Supermodel Kenza Fourati is also supermama to two-year-old Dora and four-week-old Idris, and is taking time out from caring for a colicky newborn and running a fashion business to share her ideas about sustainable living with Grazia to prove it.
Although having children has made her seek to consume with more responsibility and accountability, recounting her rural childhood in Tunisia, Kenza has always been acutely aware of the impact we have on our environment. “Growing up between the suburbs of Tunis and on our family farm in the Cap Bon, an hour away from the capital, we were exposed to the effects of climate change early on, although sustainability was a very foreign concept back then. Drought and, therefore, often desertification, has always been part of the conversation and chronic worries, and it definitely shaped my perspective a lot,” she admits.
Born and raised in Brooklyn, when it comes to drought and desertification, Dora and Idris will have no such worries. “In New York, there are all walks of life, all cultures, and families,” Kenza smiles. “Humanity is truly the common denominator which I love. Although I grew up in a small town in Tunisia, I do hope though to instil in my children the same, sense of tolerance and openness my parents did with us – this sense of hospitality and warmth which is so typically Middle Eastern.”
However, it also remains a priority that her children are conscious of climate change. “I make sure to teach Dora, at two years old, to be mindful of wasting water when she brushes her teeth, for example. I believe you can foster empathy very early on in life as well as a sense of confidence in self and the world around you.”
Kenza continues, “Today, sustainability is not only a cool concept reserved for a certain elite but a necessity for our children and the next generations.” Revealing what we can today to live more sustainably, she lists: “Consume less meat; avoid single-use plastic – get a refillable water bottle instead of buying plastic bottles; get involved in your community and support local farmers by buying seasonal products. It’s also a great way to teach our children seasons through vegetables and fruits.”Limiting packaging is also a priority for Kenza. She explains, “I have become increasingly aware of packaging waste. Once a compulsive consumer of Amazon for example, especially as a new mum, I now avoid ordering online, except from like-minded companies who are aware of their waste imprint.”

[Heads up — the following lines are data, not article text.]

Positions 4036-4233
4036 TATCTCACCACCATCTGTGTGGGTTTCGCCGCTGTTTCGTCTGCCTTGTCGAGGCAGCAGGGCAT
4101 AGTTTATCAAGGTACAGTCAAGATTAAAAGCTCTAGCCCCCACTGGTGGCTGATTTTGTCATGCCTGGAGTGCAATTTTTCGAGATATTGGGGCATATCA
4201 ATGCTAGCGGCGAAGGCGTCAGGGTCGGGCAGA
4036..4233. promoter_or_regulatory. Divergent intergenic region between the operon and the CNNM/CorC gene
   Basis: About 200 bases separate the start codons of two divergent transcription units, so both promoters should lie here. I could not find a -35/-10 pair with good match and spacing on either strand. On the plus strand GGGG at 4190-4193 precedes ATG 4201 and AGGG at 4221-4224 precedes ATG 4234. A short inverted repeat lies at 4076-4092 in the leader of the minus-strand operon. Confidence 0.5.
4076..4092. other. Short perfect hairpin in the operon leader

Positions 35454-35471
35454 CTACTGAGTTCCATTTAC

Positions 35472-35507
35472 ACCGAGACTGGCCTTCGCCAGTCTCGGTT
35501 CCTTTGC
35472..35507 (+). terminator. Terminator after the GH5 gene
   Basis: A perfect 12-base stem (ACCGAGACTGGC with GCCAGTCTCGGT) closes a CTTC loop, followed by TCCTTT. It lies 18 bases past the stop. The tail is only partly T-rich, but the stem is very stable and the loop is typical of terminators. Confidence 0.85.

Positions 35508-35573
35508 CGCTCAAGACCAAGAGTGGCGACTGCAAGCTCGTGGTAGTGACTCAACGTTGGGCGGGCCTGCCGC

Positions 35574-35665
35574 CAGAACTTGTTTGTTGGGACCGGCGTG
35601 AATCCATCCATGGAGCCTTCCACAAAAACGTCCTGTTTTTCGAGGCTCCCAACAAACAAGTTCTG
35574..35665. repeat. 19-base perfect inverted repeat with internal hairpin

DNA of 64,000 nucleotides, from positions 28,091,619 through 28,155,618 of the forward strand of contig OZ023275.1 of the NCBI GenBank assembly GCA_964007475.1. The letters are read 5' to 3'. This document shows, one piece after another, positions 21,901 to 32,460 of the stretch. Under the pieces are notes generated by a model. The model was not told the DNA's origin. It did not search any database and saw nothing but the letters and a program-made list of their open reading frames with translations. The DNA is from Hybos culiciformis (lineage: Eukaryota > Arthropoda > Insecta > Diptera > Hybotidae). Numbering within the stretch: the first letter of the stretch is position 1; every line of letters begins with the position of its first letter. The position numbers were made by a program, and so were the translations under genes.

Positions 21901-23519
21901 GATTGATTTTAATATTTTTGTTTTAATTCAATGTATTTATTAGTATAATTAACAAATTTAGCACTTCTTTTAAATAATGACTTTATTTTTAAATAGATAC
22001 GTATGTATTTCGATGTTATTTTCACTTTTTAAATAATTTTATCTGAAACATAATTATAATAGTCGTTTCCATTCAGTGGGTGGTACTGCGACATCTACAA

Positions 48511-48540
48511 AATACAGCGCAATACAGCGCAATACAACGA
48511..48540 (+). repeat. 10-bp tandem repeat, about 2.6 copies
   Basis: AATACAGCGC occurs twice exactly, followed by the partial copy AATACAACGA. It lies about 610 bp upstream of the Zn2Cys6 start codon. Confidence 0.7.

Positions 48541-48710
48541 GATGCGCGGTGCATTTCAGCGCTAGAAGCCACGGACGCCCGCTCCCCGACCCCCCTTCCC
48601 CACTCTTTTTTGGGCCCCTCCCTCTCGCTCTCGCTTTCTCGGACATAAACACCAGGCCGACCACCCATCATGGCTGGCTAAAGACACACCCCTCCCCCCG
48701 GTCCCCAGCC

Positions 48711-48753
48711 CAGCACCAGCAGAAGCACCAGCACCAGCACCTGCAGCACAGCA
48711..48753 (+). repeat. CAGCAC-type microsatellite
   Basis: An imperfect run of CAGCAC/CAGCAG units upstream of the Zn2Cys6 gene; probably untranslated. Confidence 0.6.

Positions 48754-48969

Cruelty is another concern. She explains, “I won’t buy any cosmetic or household products that aren’t cruelty-free, and more than anything I always try to research companies’ values and policies. With all the resources out there, there is no excuse for not educating ourselves on brands or companies we love, especially where there is human-rights violation. So naturally, I tend today to consume less, but put more soul, love and research into what I consume.”
So what’s the way forward? “I now favour smaller companies that are more transparent and allow traceability in their supply chain; companies that also do good for their community,” she states. “I totally believe we are the generation of social entrepreneurship.”
It’s Kenza’s certainty that we can do all better that led to the launch of OSAY – which stands for Our Stories Are Yours – the sustainable e-commerce fashion platform which she runs with her American-Argentinian entrepreneur business partner Simone Carrica, who she’s known since school. “Our products are handmade and ethically sourced, made with soul, skill and love. We try to connect worlds, buyers and artisans through beautiful pieces revisited, through shared humanities, through storytelling, through heritage preserved,” she elaborates. This comes to life in the form of an artful curation of traditional babouche slippers handmade from by-products by artisans in the Medina in Tunis, jewellery made by single mothers in Tunisia, and reclaimed wood fashioned into premium sunglasses, many of which are modelled by Kenza herself.
However, the model-turned-activist is keen to point out that her beliefs aren’t founded on a misty-eyed nostalgia for the simplicity of her childhood in Tunisia. “I don’t want to go back to a simpler life per se, but rather more awareness and a more empathic way of living,” she insists.
“Honestly, as a parent and as a person, I wish to do and learn more. Those are small steps but if we, as a society, start with some of these actions in our everyday lives, it will make a big difference.”
• Visit osaythelabel.com
Photos: Courtesy of Kenza Fourati